The “Dubstep” tag isn’t quite proper, although it’s the closest according to my (self imposed) need to put everything in a little box.
“Future Garage” might be more accurate, but more important than the label are the influences; these include Burial and Jon Hopkins, a couple of artists whose work I really enjoy. This music is hard to describe because it’s much different than any electronic music that’s been produced in the last 20 years.
As the title implies, this is a floaty piece, but with a good pace. This went through a couple of revisions, but the end result is one I’m happy with.
Recently released NSA documents revealed the existence of TUNINGBAZZARE, a full-take collection point that deanonymizes one tenth of all internet traffic. General Keith Alexander, Director of the National Security Agency, assured the public that the program is only used to combat terrorism.
This is generative fiction, and a joke. However, as the website indicates, “Truth is scarier than fiction.”
Snowden changed the world with the leak of previously private NSA data. Whether or not you agree with his tactics, it’s apparent we’re living under the shadow of the NSA. Our data is being commoditized with or without the help of the online services we use. Like in WarGames, the only way to win is not to play – an increasingly impossible feat given our reliance on technology.
This mix follows the “split-format” first introduced in SHOCKED.
In the first half, you will find a diverse array of modern dubstep produced with the “leftfield” approach that I like to take. In the 2nd half, the mix will switch to a more experimental, but mid-tempo format. All of the tunes were either compiled or produced exclusively for this mix to capture the paranoid atmosphere of the U.S. as a whole of the last several months, but in particular the Snowden affair.
Some may find the title a little silly, but the ideas behind it are plenty serious. Allow me to explain:
Rastafarians, as part of their culture, adhere to a strict diet that includes no meat, and mostly fresh fruit and vegetables. Having this kind of a diet in Rastafarian culture is referred to as “Ital“. The primary goal of adhering to these kinds of dietary principles is to increase the purity of the food they eat.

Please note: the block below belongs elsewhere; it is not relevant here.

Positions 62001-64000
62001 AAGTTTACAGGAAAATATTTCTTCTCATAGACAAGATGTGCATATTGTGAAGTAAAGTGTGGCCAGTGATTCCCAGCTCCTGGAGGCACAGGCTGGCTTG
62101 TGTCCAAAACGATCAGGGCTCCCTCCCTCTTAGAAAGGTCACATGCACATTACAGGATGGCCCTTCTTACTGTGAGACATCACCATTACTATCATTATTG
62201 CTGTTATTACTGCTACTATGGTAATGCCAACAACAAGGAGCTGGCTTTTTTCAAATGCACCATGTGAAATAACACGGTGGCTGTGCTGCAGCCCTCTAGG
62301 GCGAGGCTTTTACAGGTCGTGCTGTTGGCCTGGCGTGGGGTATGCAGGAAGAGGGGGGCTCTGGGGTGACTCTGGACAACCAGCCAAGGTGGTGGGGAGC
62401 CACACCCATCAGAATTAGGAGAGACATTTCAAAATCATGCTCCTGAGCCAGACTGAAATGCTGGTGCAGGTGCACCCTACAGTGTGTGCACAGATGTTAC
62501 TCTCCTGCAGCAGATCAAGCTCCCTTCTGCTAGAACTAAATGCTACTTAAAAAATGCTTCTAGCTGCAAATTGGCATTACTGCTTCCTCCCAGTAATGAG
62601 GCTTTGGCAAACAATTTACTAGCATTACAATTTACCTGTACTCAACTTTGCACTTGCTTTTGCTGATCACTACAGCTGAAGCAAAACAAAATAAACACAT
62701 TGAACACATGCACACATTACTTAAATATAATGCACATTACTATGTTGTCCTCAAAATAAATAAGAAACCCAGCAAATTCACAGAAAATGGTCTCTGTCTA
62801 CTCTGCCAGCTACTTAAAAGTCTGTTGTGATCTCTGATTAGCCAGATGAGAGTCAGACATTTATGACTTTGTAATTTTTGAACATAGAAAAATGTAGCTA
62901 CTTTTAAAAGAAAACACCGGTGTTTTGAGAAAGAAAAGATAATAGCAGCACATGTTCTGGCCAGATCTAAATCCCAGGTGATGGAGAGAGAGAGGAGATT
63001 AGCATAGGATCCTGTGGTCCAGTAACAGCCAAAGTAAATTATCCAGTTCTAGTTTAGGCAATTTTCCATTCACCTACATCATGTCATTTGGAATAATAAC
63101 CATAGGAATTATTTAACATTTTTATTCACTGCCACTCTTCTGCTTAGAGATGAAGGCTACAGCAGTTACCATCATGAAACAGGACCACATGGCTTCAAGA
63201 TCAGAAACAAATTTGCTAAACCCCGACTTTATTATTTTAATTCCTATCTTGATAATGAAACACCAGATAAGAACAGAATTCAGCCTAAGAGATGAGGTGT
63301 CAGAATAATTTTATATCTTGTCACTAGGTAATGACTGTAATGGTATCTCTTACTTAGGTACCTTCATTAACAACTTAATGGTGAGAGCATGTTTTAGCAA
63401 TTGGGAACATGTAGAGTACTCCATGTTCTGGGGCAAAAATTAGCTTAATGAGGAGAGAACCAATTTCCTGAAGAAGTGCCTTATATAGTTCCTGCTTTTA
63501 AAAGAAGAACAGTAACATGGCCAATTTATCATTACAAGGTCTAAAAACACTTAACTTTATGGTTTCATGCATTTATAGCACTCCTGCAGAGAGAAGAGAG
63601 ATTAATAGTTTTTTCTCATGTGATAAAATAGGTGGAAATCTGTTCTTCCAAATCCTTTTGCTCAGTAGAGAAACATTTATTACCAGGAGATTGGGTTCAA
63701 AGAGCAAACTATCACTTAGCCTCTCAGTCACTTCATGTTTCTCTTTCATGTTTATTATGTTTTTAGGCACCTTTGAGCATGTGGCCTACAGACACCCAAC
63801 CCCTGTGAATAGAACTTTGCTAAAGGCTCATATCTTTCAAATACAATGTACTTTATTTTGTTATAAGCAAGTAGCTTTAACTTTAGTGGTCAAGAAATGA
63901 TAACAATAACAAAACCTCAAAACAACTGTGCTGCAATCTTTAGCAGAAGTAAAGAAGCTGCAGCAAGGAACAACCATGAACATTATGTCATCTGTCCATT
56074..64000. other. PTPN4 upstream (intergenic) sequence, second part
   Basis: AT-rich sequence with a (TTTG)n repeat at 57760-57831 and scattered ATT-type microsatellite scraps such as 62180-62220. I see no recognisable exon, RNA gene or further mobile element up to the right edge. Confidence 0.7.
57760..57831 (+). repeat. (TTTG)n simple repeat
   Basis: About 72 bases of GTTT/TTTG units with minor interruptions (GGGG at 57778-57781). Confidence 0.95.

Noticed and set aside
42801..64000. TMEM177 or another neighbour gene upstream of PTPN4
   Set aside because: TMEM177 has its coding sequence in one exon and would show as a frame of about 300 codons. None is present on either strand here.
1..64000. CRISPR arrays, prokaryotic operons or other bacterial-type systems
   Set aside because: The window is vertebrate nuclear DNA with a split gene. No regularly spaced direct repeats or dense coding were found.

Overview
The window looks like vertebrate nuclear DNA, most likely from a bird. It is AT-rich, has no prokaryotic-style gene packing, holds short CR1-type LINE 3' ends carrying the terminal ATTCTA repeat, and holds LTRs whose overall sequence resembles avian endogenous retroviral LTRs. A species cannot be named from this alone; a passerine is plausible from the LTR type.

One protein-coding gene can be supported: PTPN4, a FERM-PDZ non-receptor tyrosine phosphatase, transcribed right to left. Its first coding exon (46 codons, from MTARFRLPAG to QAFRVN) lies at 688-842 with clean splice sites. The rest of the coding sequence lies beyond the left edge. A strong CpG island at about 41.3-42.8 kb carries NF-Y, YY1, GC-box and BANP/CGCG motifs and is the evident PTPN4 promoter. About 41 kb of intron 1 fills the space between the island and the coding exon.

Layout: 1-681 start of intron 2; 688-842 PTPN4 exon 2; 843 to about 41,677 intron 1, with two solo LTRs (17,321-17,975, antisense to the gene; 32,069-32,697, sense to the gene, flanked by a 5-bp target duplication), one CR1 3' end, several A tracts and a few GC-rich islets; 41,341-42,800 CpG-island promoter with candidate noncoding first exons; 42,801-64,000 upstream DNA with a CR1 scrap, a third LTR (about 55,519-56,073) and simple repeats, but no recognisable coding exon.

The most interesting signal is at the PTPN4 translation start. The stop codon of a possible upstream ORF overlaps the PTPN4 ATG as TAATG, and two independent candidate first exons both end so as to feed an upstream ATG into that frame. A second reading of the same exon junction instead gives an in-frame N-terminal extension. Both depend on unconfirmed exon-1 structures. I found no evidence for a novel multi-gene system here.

Although you won’t be seeing dreadlocks on my head anytime soon, the overall Jamaican influence of this track was inspired by my own dietary experiences lately. The food I eat these days generally does not include processed food, high amounts of fat or sugar, and as few preservatives as possible. Doing so has certainly benefited my well being overall. I think that having learned about Rastafarian culture over the years has, to some degree, helped me understand why it is important to care about what you eat.
So, I’m returning the favor with some deep-dub reggae.
Using a well known sample from Method Man and Redman’s “How High”, this track is similar to some other dubstep work I’ve produced. I’m finding my style in this area can be significantly more chilled-out than some of my influences, like Skream! or Rusko.
This concludes the “Mumble and Slouch” EP, which can now be downloaded in its entirety in the Downloads section. I hope to bring you some more great content soon.
If you’ve been wondering where all the fresh content is lately, it’s because I’ve been working hard on this first installment of what I intend to be a multi-part mix series.
This first mix contains 11 dubstep tracks, sourced mainly from material available here on randombeats.com. There are also tracks from other artists included here(some of which were remixed on the fly), especially some that you might not normally consider “dubstep-appropriate”. However, this mix is all about breaking free from tradition and creating one’s existence in their own life. This is Future Chillout Dubstep.
Slowly but surely, the Artifice EP is coming to a close. After this one, I plan for one more track to complete this mini-album.
There is a common theme among this collection of tracks, which wasn’t my initial intention when publishing “3rd Level Down“, but by the release of track 2, a cohesive concept for the EP had been formed. I’d rather not discuss the unifying concept among these tracks, but rather you listened to them and took your own understanding from the body of work as a whole. My guess is that you may draw a different meaning than what is my central intention, and yet that’s what thrills me the most about the meaning of music as a form of communication. Our own perspectives shape the meaning of the piece.
“Takedown” justifies it’s title with tough wobbling basslines and forceful drums. This dubstep slammer is decidedly menacing, which you may find generally inconsistent with the sum of my work as a whole.
What do you call it when low-bit and dubstep collide? Dub-bit? Bit-step?
This track will be part of an upcoming EP, entitled Artifice, that will also include “3rd Level Down“. Expect a few more tracks to be released before the full album will be included in the Free Downloads section.